|Publication number||US4667158 A|
|Application number||US 06/718,635|
|Publication date||May 19, 1987|
|Filing date||Apr 1, 1985|
|Priority date||Apr 1, 1985|
|Publication number||06718635, 718635, US 4667158 A, US 4667158A, US-A-4667158, US4667158 A, US4667158A|
|Inventors||Robert W. Redlich|
|Original Assignee||Redlich Robert W|
|Export Citation||BiBTeX, EndNote, RefMan|
|Patent Citations (5), Referenced by (83), Classifications (10), Legal Events (3)|
|External Links: USPTO, USPTO Assignment, Espacenet|
This invention relates to measurement of straight line motion by generation of a voltage proportional to distance moved. At present, measurement similar to that accomplished by the invention is commonly performed by a Linear Variable Differential Transformer or LVDT (U.S. Pat. Nos. 2,408,524, 2,459,210, 2,461,238) and, less commonly, by magnetic devices using a variable reluctance principle (U.S. Pat. Nos. 4,121,185, 4,339,953). Practical disadvantages of the LVDT are; (a) relatively low bandwidth, that is, the proportionality of voltage to distance moved becomes insufficiently accurate for many purposes when the motion is oscillatory and above a relatively low frequency, (b) temperature sensitivity, that is, the proportionality factor relating voltage and linear movement is significantly affected by changing temperature, (c) relatively large size, since the LVDT must be longer than the required range of motion to be measured, by a factor of approximately two, (d) fragility, since the LVDT embodies three coils of fine wire which is subject to breakage under vibration or shock, and (e) relatively complex installation requiring connection to each of three internal coils. Variable reluctance devices suffer from (a) relatively poor linearity, that is, the output voltage generated is not accurately proportional to distance moved, (b) large size, and (c) temperature sensitivity. The object of the present invention is to provide a linear motion transducer and signal processor free of the above noted disadvantages, in a simple, compact embodiment suitable for such applications as robotics, automated machine tools, x-y plotters, mechanical engineering research and development, and process control.
The invention comprises an inductor (the "transducer"), made variable as the result of skin effect in a movable metal core, connected electrically to a form of bridge circuit (the "signal processor") whose output is a voltage proportional to distance moved by the core from a centered position. The transducer is a helical coil of wire of uniform pitch, wound on an insulating cylindrical tube into which is inserted a movable, close fitting metallic tube (the "core") of material having high electrical conductivity but low magnetic permeability, e.g., aluminum or copper. A source of AC voltage in the range 50-200 khz. excites the bridge circuit, one branch of which is the transducer coil. Because of the well known skin effect, magnetic fields in the core are confined to a thin surface layer of thickness essentially equal to the skin depth in the core material. In the invention, skin depth is substantially less than core radius, so that most of the magnetic flux that would exist in the absence of the core is expelled by the core. Therefore, axial motion of the core changes the inductance of the transducer coil and unbalances the bridge. With the core partially inserted, the axial length of the transducer coil can be divided into the region occupied by the core, where magnetic flux is low and essentially unchanging with axial location, and the region unoccupied by the core, where magnetic flux is relatively high compared to the core region and essentially unchanging with axial location except for a transition region near the end of the core and of axial extent approximately equal to the core diameter. Provided that the transition region does not overlap the end of the coil, the inductance of the coil is an accurate linear function of the axial position of the core. Therefore measurement of core position can be accomplished by measuring the inductance of the coil (L). In the bridge circuit of the invention, the transducer coil is driven by an alternating current source, consequently L is measured by the alternating voltage across the transducer coil terminals. In practice, it is advantageous to have a bipolar output voltage that is zero when the core is at a nominal center position where it is inserted approximately halfway into the coil, and which varies linearly with distance moved by the core away from the center position. This is accomplished by the bridge circuit of the invention in a manner which is insensitive to changes in amplitude and frequency of the exciting source, and insensitive to temperature changes.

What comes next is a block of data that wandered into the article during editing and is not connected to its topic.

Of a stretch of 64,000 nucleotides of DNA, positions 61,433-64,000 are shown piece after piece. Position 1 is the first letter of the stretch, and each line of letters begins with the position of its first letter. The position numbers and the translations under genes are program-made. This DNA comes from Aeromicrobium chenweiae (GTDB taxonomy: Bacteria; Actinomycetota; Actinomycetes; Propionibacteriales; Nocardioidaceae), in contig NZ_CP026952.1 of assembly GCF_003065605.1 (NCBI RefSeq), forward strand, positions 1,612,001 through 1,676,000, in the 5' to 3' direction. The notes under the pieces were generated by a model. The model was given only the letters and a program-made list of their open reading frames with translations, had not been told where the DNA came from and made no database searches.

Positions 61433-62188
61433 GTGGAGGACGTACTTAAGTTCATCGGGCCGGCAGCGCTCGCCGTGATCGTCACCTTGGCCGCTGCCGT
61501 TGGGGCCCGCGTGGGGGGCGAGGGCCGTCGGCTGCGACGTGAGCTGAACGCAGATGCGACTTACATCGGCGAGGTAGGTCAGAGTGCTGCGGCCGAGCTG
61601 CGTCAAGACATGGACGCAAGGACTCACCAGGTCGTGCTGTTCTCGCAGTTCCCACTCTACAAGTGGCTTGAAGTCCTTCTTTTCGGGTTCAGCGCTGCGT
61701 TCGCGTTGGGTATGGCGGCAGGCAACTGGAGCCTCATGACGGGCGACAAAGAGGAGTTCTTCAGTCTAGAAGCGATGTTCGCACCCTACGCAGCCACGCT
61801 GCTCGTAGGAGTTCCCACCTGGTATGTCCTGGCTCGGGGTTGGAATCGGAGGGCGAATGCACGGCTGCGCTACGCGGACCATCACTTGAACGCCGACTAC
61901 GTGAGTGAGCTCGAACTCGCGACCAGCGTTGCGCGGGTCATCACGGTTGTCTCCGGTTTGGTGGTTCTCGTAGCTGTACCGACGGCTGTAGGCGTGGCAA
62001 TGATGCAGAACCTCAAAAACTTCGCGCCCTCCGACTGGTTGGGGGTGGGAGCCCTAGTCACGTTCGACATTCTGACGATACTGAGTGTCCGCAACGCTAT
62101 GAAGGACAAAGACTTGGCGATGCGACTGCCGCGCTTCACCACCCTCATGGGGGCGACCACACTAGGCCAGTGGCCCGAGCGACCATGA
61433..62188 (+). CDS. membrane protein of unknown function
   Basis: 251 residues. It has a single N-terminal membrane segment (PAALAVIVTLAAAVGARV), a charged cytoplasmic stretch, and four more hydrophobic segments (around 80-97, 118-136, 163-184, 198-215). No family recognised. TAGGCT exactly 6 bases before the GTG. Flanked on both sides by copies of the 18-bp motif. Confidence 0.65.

The excitation frequency ("carrier frequency" of fc) is higher than that usable by conventional LVDTs by a typical factor of about 15. High fc is necessary to the invention so that the skin depth in the core will be small and the core will thus be effective in expelling magnetic flux. However, high fc has an important practical benefit relating to measurement of oscillatory motion. When the core oscillates at frequency f, the carrier voltage across the transducer coil is amplitude modulated at frequency f. The desired output signal is the modulation envelope, which can be approximately recovered by well known methods of amplitude demodulation, followed by low pass filtering to reject carrier while retaining the envelope. One effect of demodulation and filtering is a residual carrier signal in the filtered output, which represents undesired noise having the effect of limiting measurement resolution. Another undesirable effect is phase shift between the recovered modulation envelope and core motion, which represents a measurement error. It can be shown that, for a low pass filter having n stages, the quantity (phase shift×residual carrier) is proportional to (f/fc)n. Therefore, the higher the value of fc, the smaller is the product of two undesirable quantities. In the invention, this product is lower than that attainable by LVDT systems having comparable filtering, by a factor of typically 15.